Each job title has different pain points which can be addressed separately with segmentation.
When it comes to making the decision to purchase your product or service, your subscriber’s seniority in their company often plays an important role.
For example, a busy manager may want to know that your solution is something that they can delegate to their employees. On the other hand, the employee will need to have compelling reasons to give their manager for making the purchase, since their primary motive is to make their manager happy.
35. Skill Level
How skilled is your subscriber at the discipline you are trying to help them with? Are they a complete beginner or fairly proficient? Or are they already advanced, and looking to take their skills to an even higher level?
The content you send to your subscribers can vary greatly depending on the skill level of your audience. So knowing what level to speak to them at can be extremely helpful for your campaigns.
Segmenting by birthday is a nice thing to do for your subscribers, and it makes them feel special.
By sending them targeted emails with special offers, or even just a simple “happy birthday” note, you can connect with them on a much more personal level.
As you can see in this example from Facebook, you don’t necessarily have to give them anything except a friendly greeting. After all, who doesn’t like to be remembered on their birthday?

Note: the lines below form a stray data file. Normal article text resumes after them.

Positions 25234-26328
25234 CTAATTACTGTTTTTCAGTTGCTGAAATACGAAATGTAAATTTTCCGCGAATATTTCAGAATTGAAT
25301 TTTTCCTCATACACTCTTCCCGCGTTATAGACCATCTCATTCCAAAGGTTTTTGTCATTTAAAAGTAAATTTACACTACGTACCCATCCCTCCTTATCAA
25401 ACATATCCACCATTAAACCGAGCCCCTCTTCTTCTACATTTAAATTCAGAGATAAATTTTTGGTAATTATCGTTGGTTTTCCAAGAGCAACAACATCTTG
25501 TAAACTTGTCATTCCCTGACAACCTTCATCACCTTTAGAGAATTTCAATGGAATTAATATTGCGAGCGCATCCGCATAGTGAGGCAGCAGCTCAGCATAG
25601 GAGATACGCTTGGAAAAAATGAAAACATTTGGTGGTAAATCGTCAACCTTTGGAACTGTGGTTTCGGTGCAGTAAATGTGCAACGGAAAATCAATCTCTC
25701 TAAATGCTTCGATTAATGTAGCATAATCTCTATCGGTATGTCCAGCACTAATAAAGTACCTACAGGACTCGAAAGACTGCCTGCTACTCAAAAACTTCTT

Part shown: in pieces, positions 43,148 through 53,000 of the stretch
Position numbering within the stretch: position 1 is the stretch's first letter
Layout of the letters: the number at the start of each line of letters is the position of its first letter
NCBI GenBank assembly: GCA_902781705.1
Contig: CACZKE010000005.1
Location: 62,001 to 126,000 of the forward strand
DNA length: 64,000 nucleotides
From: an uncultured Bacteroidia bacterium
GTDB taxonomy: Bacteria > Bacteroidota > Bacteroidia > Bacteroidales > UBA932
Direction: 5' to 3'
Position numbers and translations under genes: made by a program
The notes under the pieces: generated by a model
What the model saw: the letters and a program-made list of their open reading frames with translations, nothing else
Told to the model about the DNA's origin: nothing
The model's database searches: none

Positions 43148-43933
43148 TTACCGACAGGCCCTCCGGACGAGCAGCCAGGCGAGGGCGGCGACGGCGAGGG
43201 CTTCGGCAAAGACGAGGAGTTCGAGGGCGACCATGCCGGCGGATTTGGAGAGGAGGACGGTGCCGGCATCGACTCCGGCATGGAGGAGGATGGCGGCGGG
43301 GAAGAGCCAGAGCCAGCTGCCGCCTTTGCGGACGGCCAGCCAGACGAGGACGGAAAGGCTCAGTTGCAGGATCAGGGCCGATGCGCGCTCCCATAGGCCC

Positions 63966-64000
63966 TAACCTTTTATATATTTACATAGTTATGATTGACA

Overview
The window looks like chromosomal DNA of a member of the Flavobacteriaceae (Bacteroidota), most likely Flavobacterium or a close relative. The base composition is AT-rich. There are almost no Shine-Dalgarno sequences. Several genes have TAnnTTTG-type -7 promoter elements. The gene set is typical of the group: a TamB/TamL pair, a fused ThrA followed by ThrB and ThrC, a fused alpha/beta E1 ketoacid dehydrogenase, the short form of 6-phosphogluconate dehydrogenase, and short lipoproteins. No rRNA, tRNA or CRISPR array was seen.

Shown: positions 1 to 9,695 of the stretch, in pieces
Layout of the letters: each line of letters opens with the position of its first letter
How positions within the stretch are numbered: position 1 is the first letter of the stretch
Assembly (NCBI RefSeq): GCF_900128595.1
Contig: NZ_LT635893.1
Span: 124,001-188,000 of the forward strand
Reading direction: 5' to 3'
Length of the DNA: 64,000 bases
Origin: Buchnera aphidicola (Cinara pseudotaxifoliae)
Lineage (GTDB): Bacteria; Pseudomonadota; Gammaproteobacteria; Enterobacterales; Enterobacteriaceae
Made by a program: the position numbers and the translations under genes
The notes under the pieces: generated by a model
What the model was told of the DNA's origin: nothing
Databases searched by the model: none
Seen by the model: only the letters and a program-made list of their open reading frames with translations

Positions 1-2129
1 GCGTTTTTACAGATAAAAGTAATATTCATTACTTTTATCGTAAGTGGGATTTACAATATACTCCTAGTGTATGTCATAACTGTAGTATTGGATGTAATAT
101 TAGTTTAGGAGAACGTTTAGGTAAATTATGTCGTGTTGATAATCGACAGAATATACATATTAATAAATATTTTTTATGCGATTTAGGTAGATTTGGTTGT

Does weather play a role in your subscriber’s behavior? Use what you know about the weather in their area to entice them to take the action you want.
For example, Airbnb sent the following email to a segment of their subscribers who live in parts of the United States that they knew were experiencing chilly weather. The email entices subscribers to take a trip with copy that reads, “Woke up on the wrong side of the cold front? Jack Frost is back. Skip town soon.”
What can you deduce about your subscriber’s psychographics from your data?
Psychographics are traits like personality, values, opinions, attitudes, interests, and lifestyles. If you know what makes your subscribers “tick”, targeting emails to them will be so much easier and more effective.
You can collect your data from lead magnets downloaded to clicks and website activity to “profile” your subscribers by psychographics and send them targeted emails that focus on just what they need from you.
39. Event Attendance